Synthesis and preclinical evaluation of an Al18F radiofluorinated GLU-UREA-LYS(AHX)-HBED-CC PSMA ligand

  • Stefano Boschi
  • Jason T. Lee
  • Seval Beykan
  • Roger Slavik
  • Liu Wei
  • Claudio Spick
  • Uta Eberlein
  • Andreas K. Buck
  • Filippo Lodi
  • Gianfranco Cicoria
  • Johannes Czernin
  • Michael Lassmann
  • Stefano Fanti
  • Ken Herrmann
Original Article



The aim of this study was to synthesize and preclinically evaluate an 18F-PSMA positron emission tomography (PET) tracer. Prostate-specific membrane antigen (PSMA) specificity, biodistribution, and dosimetry in healthy and tumor-bearing mice were determined.


Several conditions for the labeling of 18F-PSMA-11 via 18F-AlF-complexation were screened to study the influence of reaction temperature, peptide amount, ethanol volume, and reaction time. After synthesis optimization, biodistribution and dosimetry studies were performed in C57BL6 mice. For proof of PSMA-specificity, mice were implanted with PSMA-negative (PC3) and PSMA-positive (LNCaP) tumors in contralateral flanks. Static and dynamic microPET/computed tomography (CT) imaging was performed.


Quantitative labeling yields could be achieved with >97 % radiochemical purity. The 18F-PSMA-11 uptake was more than 24-fold higher in PSMA-high LNCaP than in PSMA-low PC3 tumors (18.4 ± 3.3 %ID/g and 0.795 ± 0.260 %ID/g, respectively; p < 4.2e-5). Results were confirmed by ex vivo gamma counter analysis of tissues after the last imaging time point. The highest absorbed dose was reported for the kidneys. The maximum effective dose for an administered activity of 200 MBq was 1.72 mSv.


18F-PSMA-11 using direct labeling of chelate-attached peptide with aluminum-fluoride detected PSMA-expressing tumors with high tumor-to-liver ratios. The kidneys were the dose-limiting organs. Even by applying the most stringent dosimetric calculations, injected activities of up to 0.56 GBq are feasible.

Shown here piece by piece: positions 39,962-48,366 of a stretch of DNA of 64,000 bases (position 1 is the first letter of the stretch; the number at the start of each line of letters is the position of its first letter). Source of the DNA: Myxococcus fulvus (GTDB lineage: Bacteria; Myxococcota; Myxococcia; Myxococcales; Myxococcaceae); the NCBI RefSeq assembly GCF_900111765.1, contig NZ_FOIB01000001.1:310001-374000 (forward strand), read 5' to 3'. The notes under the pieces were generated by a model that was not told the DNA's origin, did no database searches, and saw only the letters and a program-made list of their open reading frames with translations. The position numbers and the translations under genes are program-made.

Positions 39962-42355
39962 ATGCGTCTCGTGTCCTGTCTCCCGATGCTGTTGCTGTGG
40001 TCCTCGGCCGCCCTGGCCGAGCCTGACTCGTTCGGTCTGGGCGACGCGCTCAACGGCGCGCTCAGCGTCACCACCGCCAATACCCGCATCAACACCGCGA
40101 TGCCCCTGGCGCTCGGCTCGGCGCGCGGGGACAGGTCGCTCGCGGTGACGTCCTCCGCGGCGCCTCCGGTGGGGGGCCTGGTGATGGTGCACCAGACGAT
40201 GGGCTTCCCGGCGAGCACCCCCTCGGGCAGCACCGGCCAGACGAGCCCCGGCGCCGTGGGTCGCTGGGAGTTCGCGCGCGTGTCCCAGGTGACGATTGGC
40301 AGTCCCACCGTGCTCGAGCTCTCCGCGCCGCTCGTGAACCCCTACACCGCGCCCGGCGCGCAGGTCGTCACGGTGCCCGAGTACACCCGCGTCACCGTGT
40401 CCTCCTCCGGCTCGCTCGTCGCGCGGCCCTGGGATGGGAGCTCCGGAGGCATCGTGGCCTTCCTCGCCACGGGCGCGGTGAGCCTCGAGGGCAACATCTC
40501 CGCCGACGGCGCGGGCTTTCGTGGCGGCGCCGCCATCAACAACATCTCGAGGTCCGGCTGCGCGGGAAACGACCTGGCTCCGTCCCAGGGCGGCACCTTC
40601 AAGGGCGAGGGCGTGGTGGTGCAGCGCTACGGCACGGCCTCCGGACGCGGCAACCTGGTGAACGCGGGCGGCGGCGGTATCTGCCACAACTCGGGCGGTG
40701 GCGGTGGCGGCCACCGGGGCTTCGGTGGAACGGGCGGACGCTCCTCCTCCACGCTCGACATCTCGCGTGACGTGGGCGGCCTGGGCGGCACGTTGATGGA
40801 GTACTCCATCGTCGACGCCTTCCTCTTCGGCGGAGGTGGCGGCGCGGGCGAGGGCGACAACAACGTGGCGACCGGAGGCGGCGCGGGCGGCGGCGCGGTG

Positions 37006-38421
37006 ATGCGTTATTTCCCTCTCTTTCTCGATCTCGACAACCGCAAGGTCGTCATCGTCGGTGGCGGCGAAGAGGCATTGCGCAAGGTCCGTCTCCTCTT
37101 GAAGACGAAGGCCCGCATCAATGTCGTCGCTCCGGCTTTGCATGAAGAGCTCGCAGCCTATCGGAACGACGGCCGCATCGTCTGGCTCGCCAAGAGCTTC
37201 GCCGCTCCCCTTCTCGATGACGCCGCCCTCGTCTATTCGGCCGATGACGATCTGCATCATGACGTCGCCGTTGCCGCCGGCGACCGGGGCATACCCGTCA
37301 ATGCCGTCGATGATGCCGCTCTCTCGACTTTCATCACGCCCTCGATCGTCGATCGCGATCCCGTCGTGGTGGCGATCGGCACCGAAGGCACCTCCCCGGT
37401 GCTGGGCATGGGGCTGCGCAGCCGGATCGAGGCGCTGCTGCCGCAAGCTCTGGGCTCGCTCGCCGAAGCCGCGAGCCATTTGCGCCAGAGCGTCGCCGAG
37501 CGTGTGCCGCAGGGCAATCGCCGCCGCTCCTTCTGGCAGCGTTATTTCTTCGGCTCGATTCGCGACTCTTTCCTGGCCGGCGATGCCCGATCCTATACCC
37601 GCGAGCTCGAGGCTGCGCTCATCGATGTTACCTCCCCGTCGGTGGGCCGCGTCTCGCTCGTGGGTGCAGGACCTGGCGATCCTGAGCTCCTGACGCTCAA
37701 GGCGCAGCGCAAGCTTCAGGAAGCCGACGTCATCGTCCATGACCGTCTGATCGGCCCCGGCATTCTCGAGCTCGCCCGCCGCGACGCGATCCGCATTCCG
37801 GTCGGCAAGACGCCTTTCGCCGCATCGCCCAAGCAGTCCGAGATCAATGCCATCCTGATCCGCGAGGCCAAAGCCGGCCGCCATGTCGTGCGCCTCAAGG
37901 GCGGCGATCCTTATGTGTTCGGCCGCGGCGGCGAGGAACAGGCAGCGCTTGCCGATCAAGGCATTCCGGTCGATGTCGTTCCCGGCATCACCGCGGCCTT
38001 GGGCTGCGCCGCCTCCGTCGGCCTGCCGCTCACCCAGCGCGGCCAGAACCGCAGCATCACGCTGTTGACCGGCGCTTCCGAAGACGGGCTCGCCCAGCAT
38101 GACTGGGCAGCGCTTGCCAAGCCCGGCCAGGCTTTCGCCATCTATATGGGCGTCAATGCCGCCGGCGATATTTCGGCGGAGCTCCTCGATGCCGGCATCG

PET PSMA 18Dosimetry Preclinical Prostate cancer 



We thank Larry Pang and Andreea Stuparu (members of the Ahmanson Translational Imaging Division) for their support and assistance.

Compliance with ethical standards


This study was partly supported by an unrestricted grant from the Movember Foundation—MOVEMBER GAP2 FUNDING AWARD.

Conflict of interest

Johannes Czernin is founder of Sofie Biosciences, which manufactures the Genisys4 scanner used in this manuscript. No other potential conflicts of interest are reported.

Ethical approval

Animal studies were approved by the UCLA Animal Research Committee and were carried out according to the guidelines of the Division of Laboratory Animal Medicine at UCLA. All applicable international, national, and/or institutional guidelines for the care and use of animals were followed. This article does not contain any studies with human participants.

Author’s contributions

Initials: Stefano Boschi (SB), Jason T. Lee (JTL), Seval Beykan (SeB), Roger Slavik (RS), Liu Wei (LW), Uta Eberlein (UE), Andreas K. Buck (AKB), Filippo Lodi (FL), Gianfranco Coria (GC), Johannes Czernin (JC), Michael Lassmann (ML), Ken Herrmann (KH), Stefano Fanti (SF)

Conception and design: SB, AKB, JC, ML, KH, SF

Development of methodology: SB, JTL, RS, GC, ML, KH, SF

Acquisition of data: SB, JTL, RS, LW, FL, GC

Analysis and interpretation of data: JTL, SeB, RS, ML, KH, SF

Writing, review, and/or revision of the manuscript: all authors

Administrative, technical, or material support: SB, AKB, JC, ML, KH, SF

Supervision: SB, JC, ML, KH, SF

Supplementary material

259_2016_3437_MOESM1_ESM.doc (32 kb)
ESM 1 (DOC 32 kb)
259_2016_3437_MOESM2_ESM.doc (34 kb)
ESM 2 (DOC 33 kb)


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Copyright information

© Springer-Verlag Berlin Heidelberg 2016

Authors and Affiliations

  • Stefano Boschi
    • 1
  • Jason T. Lee
    • 2
  • Seval Beykan
    • 3
  • Roger Slavik
    • 4
  • Liu Wei
    • 4
  • Claudio Spick
    • 4
  • Uta Eberlein
    • 3
  • Andreas K. Buck
    • 3
  • Filippo Lodi
    • 1
  • Gianfranco Cicoria
    • 5
  • Johannes Czernin
    • 4
  • Michael Lassmann
    • 3
  • Stefano Fanti
    • 1
  • Ken Herrmann
    • 3
    • 4
  1. 1.Department of Nuclear MedicineS.Orsola-Malpighi University HospitalBolognaItaly
  2. 2.Crump Institute for Molecular ImagingDavid Geffen School of Medicine at UCLALos AngelesUSA
  3. 3.Department of Nuclear MedicineUniversity Hospital WürzburgWürzburgGermany
  4. 4.Ahmanson Translational Imaging DivisionDavid Geffen School of Medicine at UCLALos AngelesUSA
  5. 5.Department of Medical PhysicsS. Orsola-Malpighi University HospitalBolognaItaly

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